The younger son of Prince Charles and Diana, princess of Wales, changed a baby doll's diaper at the opening of the Nottingham headquarters of the Headway charity, which provides support to people with brain injuries through a network of groups across Britain.
The charity, for which his late mother served as a royal patron, uses tasks like diaper-changing to rehabilitate people with brain injuries.
Harry, 28, also tried on goggles to simulate a brain injury's effects, ABC News said, and met with a former Royal marine who suffered a brain injury while serving in Afghanistan, the BBC said.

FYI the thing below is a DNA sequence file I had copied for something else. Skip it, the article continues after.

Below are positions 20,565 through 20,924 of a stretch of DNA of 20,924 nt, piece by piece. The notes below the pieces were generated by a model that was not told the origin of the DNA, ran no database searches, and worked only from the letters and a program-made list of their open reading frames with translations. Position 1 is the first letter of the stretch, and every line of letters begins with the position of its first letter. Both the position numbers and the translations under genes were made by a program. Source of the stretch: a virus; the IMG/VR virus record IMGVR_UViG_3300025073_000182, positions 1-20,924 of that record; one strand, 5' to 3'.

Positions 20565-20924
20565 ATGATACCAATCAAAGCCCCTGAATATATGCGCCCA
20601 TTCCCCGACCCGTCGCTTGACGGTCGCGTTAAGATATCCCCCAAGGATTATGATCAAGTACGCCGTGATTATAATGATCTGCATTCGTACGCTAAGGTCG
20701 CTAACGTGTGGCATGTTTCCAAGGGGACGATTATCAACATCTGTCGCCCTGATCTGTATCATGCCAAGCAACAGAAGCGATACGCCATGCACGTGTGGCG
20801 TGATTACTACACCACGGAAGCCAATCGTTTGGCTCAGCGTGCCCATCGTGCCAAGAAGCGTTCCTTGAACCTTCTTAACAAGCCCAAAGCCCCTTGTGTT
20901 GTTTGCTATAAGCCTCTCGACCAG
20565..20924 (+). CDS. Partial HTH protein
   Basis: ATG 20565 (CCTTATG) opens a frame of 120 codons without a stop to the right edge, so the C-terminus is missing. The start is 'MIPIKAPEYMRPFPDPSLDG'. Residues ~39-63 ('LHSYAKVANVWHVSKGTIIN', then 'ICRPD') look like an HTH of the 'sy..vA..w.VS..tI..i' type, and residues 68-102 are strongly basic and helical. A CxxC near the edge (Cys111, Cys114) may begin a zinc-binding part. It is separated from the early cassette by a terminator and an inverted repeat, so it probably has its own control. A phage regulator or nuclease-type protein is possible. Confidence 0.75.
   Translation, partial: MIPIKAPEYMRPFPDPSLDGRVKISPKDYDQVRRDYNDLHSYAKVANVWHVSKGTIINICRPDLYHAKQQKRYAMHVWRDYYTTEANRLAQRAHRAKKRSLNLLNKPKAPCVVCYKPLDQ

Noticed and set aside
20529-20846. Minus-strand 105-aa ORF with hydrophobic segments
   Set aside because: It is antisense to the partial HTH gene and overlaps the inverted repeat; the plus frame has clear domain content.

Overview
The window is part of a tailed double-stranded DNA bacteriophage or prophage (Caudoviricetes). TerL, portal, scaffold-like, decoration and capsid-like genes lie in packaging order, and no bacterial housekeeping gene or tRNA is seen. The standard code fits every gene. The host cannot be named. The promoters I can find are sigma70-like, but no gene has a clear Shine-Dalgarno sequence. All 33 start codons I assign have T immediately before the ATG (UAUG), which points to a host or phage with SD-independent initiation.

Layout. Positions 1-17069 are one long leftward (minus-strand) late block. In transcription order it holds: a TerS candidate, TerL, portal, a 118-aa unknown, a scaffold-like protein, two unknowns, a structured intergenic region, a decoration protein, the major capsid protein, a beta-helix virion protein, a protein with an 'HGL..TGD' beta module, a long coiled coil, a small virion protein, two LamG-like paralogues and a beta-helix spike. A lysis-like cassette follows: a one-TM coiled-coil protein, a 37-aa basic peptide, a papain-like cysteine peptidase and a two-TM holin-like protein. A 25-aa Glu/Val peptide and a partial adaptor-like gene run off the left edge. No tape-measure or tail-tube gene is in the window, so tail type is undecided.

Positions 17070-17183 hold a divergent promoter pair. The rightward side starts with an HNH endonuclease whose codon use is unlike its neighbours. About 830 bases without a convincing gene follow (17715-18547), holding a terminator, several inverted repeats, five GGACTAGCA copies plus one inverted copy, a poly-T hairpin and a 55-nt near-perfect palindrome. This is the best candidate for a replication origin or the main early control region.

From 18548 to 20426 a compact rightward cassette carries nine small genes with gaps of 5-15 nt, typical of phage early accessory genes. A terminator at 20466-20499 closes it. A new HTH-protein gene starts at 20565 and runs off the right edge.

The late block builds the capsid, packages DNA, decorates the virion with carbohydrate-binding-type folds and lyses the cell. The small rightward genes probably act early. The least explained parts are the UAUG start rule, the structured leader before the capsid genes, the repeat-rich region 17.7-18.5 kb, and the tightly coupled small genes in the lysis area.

He was greeted by hundreds of schoolchildren.
At a different stop, Harry later pretended to be a news co-anchor with a female broadcasting student.
He did the brief co-anchor work, where he read a "top story" and pretended to lead in to a weather report, at Nottingham's Confetti Institute of Creative Technologies, which teaches TV and film production.
The institute is part of a consortium preparing to launch Notts TV, the first local TV station in Nottingham, famous for its ties to English folklore's legend of Robin Hood.
The Nottingham visit, the prince's first, was among a number of charity public appearances Harry has made returning from Afghanistan in January after a four-month tour of duty.
He is a captain in the British army and a helicopter pilot.
Harry is to visit the United States May 9-15 to support veterans, including wounded U.S. veterans at Washington's Walter Reed Army Medical Center.
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